Spectators will also have front row seats at the Dollar Bank Digital Stage, which will feature a half-hour live performance every night, with Pittsburgh favorites including Brittney Chantele, Byron Nash and slowdanger. The main stage will be supplemented by a 24/7 stage, which will play pre-recorded material from local artists.

One of the mainstage performers is Thomas Wendt, a jazz percussionist who will be playing with his eponymous quintet on June 9. Wendt has previously performed at Three Rivers in the late 1990s and 2000s, but hasn’t been back as the festival placed less emphasis on jazz in more recent years.

“They used to have noon-time jazz concerts, I remember doing a bunch of those, and I did an evening concert in Point State Park, as well,” said Wendt.

Wendt is excited and honored to be returning to the Three Rivers stage, but acknowledged that this time around will feel very unusual, especially with the often intimate nature of jazz performances.

“With all music, but especially jazz music, there’s a very neat relationship between the musicians and the audience, so…it will certainly be different,” said Wendt.

Also on display will be specially curated exhibitions and interactive experiences. This includes “Transverse: The Juried Visual Art Exhibition,” a collection of 51 works by 40 artists selected by a panel of jurors. The works deal with themes of utopia and alternate realities.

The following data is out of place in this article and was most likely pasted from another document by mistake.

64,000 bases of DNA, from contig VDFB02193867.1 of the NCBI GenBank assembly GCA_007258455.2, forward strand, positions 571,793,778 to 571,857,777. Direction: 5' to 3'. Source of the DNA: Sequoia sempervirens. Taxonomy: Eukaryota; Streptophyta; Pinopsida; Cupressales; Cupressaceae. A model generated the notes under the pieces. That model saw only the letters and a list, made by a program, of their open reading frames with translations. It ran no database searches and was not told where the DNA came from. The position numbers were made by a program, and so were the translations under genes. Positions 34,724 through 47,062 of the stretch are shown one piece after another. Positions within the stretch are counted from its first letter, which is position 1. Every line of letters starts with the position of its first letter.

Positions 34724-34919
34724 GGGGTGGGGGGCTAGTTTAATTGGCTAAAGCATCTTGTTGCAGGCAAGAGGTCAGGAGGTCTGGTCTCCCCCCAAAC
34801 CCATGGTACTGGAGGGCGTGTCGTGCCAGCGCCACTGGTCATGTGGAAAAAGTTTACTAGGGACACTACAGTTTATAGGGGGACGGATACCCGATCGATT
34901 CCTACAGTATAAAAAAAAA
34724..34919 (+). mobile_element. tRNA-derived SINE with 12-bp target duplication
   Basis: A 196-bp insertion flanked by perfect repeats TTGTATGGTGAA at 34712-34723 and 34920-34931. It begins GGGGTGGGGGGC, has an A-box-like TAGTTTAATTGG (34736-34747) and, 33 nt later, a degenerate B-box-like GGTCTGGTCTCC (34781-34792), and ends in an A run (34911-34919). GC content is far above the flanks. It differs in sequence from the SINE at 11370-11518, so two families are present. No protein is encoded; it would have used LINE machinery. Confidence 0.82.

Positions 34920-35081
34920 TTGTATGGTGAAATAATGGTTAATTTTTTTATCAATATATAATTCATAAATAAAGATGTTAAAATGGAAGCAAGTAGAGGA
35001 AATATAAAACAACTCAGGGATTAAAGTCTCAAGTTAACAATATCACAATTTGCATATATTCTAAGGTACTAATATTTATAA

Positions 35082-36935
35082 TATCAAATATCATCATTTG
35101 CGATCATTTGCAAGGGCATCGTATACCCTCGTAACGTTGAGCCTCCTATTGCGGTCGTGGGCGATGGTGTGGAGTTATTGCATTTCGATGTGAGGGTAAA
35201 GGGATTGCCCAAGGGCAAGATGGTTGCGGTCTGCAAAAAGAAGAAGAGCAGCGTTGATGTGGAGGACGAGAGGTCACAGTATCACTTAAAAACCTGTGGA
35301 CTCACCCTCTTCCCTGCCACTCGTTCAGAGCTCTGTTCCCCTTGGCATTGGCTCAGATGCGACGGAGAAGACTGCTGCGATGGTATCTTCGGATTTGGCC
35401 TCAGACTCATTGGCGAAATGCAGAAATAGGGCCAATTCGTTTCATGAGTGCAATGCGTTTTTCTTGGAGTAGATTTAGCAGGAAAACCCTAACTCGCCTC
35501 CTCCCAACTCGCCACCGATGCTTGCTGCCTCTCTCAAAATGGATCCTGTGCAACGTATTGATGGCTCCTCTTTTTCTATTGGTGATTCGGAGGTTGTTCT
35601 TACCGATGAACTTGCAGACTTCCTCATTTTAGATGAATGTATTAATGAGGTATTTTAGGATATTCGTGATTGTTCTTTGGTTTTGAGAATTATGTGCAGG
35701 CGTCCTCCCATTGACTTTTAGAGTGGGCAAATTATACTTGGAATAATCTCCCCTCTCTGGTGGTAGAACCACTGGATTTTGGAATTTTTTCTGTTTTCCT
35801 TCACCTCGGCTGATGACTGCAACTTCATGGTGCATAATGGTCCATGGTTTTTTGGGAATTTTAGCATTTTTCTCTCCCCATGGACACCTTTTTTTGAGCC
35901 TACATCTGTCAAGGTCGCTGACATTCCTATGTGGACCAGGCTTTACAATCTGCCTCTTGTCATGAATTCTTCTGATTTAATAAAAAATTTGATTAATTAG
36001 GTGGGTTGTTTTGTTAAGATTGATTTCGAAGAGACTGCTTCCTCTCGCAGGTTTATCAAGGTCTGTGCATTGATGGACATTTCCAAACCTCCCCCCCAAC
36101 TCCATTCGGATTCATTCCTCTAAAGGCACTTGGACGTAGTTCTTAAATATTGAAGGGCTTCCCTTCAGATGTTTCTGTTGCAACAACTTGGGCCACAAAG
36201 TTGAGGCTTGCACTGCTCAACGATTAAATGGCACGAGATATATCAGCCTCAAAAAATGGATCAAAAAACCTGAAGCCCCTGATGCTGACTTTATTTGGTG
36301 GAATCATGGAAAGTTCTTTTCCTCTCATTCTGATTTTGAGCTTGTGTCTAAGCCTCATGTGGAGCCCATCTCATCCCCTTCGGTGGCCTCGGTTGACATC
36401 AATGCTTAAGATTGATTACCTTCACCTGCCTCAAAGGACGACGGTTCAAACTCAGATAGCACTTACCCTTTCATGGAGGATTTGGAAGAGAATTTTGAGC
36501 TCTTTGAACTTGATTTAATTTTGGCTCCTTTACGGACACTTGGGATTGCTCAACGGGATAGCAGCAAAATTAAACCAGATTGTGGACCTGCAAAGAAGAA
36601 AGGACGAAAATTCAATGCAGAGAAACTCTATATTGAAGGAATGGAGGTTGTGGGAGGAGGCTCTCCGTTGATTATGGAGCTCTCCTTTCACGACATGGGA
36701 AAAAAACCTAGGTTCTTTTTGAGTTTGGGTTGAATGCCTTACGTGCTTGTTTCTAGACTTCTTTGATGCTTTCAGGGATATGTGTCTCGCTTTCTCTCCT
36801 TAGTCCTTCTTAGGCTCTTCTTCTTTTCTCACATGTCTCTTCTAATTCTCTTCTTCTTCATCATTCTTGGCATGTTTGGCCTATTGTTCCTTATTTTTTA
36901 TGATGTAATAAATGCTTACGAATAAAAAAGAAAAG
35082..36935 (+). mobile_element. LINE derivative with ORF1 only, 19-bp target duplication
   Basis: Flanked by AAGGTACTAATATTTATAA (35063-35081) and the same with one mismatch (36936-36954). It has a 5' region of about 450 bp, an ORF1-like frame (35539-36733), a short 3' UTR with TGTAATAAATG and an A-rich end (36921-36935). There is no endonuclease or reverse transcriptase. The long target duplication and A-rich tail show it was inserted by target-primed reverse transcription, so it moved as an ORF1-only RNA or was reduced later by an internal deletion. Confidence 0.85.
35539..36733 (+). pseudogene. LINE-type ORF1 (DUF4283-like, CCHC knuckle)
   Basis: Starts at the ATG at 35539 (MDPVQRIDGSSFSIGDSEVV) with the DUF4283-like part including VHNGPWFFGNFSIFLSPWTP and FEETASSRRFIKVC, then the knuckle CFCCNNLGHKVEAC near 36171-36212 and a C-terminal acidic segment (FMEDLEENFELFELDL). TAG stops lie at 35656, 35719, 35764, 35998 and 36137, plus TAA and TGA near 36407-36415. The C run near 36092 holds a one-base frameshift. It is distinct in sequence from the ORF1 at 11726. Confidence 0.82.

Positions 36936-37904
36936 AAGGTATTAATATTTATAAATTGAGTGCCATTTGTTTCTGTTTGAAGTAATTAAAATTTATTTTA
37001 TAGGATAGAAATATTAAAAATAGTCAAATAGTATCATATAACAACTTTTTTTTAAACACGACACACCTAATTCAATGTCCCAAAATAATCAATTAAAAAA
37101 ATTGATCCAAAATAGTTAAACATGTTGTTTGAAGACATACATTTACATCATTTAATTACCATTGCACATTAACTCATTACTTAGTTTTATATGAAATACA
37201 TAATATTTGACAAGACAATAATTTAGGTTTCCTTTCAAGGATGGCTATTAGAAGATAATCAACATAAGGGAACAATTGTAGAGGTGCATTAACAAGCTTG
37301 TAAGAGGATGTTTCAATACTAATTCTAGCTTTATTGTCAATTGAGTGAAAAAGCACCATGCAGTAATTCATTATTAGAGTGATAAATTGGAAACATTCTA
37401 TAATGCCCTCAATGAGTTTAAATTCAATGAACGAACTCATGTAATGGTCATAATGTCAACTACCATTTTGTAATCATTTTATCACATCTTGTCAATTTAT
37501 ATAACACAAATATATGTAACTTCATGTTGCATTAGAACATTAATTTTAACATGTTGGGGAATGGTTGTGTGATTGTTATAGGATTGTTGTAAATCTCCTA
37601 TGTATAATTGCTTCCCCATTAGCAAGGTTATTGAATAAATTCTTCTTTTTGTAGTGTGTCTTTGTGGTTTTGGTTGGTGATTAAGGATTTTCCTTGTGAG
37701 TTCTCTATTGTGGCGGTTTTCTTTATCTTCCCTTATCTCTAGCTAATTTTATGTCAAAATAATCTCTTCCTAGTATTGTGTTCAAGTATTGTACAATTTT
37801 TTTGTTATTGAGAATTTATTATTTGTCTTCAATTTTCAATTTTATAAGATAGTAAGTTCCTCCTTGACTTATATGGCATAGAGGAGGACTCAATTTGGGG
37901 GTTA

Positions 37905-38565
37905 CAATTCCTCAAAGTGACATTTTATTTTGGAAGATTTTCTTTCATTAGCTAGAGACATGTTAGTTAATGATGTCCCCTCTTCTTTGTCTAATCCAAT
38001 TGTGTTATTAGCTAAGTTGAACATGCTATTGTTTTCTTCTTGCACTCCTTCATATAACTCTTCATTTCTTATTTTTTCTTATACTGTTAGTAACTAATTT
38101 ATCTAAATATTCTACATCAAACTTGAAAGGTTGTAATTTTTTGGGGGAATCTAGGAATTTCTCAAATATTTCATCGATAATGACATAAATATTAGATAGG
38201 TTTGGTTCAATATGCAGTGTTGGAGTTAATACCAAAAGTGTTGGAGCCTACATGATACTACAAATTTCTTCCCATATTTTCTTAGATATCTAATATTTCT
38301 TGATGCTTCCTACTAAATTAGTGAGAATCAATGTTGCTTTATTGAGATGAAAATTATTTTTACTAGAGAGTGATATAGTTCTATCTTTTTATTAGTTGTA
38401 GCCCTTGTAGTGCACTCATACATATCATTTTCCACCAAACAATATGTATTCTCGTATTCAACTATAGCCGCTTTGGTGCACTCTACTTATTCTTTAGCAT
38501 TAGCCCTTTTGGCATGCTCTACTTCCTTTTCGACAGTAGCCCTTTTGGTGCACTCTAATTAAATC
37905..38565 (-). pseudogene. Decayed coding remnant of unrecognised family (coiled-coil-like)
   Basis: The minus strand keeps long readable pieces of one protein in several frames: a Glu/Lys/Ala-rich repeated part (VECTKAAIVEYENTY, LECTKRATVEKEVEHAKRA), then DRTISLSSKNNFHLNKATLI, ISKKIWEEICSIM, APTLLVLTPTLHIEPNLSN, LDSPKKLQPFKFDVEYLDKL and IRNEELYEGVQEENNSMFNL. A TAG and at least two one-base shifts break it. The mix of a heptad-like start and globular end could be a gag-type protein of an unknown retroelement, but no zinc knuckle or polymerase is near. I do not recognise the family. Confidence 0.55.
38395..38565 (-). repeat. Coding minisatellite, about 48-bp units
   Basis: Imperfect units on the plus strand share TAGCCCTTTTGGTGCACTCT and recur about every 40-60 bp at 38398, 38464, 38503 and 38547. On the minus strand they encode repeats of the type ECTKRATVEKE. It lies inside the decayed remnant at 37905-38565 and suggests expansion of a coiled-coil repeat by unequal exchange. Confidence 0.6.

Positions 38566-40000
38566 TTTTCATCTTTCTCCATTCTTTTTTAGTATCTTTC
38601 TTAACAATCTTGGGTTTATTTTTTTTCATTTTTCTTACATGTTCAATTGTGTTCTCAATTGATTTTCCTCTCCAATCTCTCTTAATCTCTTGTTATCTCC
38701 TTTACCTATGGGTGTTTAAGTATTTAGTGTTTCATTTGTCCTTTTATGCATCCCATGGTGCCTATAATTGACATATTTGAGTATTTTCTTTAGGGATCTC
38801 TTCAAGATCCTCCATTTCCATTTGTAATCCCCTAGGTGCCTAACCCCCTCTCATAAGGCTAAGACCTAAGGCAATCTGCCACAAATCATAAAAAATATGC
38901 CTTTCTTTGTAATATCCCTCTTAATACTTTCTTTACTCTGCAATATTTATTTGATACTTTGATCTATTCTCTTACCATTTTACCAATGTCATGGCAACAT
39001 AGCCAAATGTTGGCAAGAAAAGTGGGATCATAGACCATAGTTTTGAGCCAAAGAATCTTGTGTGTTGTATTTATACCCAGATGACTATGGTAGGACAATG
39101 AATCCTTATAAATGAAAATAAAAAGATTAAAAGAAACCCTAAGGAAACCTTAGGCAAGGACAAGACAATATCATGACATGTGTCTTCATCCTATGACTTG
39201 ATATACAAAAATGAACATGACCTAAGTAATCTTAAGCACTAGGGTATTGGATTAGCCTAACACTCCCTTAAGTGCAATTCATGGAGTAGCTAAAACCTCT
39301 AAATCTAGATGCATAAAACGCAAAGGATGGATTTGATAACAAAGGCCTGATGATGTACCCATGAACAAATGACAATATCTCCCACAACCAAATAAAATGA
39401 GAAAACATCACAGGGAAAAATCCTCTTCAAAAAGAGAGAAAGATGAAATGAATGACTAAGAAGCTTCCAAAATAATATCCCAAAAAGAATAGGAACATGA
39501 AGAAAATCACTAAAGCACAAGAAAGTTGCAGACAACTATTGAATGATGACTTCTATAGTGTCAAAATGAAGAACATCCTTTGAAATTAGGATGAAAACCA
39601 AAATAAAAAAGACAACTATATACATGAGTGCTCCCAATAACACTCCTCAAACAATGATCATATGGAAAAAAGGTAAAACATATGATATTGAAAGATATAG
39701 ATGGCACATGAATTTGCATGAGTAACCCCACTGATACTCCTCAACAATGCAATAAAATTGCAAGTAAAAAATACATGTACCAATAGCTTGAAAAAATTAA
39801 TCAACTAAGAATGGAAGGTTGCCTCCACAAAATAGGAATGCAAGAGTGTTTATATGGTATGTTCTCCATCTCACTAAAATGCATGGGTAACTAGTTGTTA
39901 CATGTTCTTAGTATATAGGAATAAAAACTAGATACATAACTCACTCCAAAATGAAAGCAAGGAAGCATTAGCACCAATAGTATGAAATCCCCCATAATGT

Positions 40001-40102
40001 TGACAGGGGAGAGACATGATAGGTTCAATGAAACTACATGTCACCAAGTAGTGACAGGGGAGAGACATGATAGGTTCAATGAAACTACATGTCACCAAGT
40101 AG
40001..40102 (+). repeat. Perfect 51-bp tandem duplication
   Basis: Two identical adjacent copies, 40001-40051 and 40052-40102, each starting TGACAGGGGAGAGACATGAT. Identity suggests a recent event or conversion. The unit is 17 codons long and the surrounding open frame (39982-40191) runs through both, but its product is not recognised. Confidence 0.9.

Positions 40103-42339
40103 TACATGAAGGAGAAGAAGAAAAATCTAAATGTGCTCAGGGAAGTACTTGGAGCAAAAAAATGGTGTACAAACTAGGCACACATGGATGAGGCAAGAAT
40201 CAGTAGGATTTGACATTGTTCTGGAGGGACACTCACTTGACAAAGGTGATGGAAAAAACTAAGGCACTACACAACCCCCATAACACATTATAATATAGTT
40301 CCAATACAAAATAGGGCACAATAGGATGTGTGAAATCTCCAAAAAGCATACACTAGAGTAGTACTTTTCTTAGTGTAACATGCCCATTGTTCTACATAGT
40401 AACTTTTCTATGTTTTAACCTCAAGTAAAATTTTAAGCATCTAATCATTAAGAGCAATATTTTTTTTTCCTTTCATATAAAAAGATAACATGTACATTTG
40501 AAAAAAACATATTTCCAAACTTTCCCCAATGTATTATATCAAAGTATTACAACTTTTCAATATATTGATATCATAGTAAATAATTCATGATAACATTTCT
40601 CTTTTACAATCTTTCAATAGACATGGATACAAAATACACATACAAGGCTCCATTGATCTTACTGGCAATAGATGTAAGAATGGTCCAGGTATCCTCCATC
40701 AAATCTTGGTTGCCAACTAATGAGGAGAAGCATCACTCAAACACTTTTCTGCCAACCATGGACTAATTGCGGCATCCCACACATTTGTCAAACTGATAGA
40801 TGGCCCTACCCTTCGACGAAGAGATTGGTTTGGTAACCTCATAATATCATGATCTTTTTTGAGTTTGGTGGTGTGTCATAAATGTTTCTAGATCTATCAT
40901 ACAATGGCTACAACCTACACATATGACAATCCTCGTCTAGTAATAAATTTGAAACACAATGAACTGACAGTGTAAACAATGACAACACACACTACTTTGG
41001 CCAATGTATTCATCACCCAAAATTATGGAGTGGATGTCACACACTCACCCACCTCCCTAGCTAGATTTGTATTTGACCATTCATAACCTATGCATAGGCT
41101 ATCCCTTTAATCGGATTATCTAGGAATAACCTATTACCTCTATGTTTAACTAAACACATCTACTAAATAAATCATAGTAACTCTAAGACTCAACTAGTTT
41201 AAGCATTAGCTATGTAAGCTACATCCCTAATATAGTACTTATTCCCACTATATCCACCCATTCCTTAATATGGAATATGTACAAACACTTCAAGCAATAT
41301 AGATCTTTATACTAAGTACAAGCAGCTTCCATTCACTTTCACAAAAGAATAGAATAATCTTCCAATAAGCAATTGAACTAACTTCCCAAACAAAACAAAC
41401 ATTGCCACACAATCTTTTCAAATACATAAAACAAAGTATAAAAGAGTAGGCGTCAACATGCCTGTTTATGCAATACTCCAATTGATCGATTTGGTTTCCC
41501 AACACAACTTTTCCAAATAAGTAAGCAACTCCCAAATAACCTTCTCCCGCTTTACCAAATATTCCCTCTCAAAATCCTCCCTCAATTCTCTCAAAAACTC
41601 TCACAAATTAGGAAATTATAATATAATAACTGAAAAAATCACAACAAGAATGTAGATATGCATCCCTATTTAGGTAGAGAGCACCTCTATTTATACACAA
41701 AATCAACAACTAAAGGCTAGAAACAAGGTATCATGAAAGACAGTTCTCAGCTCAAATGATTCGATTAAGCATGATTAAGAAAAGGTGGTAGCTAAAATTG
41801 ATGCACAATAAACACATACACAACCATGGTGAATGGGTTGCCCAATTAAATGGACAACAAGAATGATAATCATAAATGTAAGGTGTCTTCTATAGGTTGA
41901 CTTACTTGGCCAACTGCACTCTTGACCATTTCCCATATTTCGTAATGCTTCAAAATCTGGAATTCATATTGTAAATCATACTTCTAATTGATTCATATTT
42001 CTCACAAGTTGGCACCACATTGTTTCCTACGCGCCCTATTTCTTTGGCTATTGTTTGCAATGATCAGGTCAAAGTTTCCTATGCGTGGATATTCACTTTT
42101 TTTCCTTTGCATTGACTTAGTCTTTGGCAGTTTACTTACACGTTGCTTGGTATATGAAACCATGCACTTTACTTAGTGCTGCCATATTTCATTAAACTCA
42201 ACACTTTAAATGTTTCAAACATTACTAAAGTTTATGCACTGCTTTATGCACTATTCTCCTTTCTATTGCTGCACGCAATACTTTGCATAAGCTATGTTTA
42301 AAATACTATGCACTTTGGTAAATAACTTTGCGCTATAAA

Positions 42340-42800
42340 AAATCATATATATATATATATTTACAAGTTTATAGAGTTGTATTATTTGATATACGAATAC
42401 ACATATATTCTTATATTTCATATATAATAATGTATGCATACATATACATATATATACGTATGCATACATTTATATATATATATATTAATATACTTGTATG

“The Anthropology of Motherhood: Culture of Care” is another exhibition, featuring the works of ten artists grappling with themes of motherhood, caregiving and parenting.

Some exhibitions also have interactive elements, like “Compass Roses: Maps by Artists.” On display will be interactive maps created by 20 different artists working in a wide range of media.

For the young and young at heart, the Giant Eagle Creativity Zone will be online, with hands-on activities and educational artist demonstrations.

In some ways, having no choice but to create an online experience may ultimately enhance future events like Three Rivers Arts Festival.

“I think we’ll keep a lot of this infrastructure and hopefully be able to blend some of this with a real live festival in 2021,” said Aziz.

Being online, the festival is also more accessible than ever to those outside the city. Engagement on social media indicates that this year will see people from outside Pittsburgh attend in much larger numbers than usual.

“It’s much broader this year, which is pretty exciting that lots of people might be tuning in to see this show from Pittsburgh,” said Aziz.

Hopefully, in this time of turmoil, people across the country and the world can experience the amazing artistic energy that lives in Pittsburgh, and help to support the creatives that make Pittsburgh such an interesting place to be, and to bring us closer as human beings.

“The whole purpose of art…is to help people feel more connected to one another, so even though we’re not together physically, hopefully the festival and the music we make will help people feel more connected,” said Wendt.

The 2020 Three Rivers Arts Festival will be held June 5-14 at traf.trustarts.org.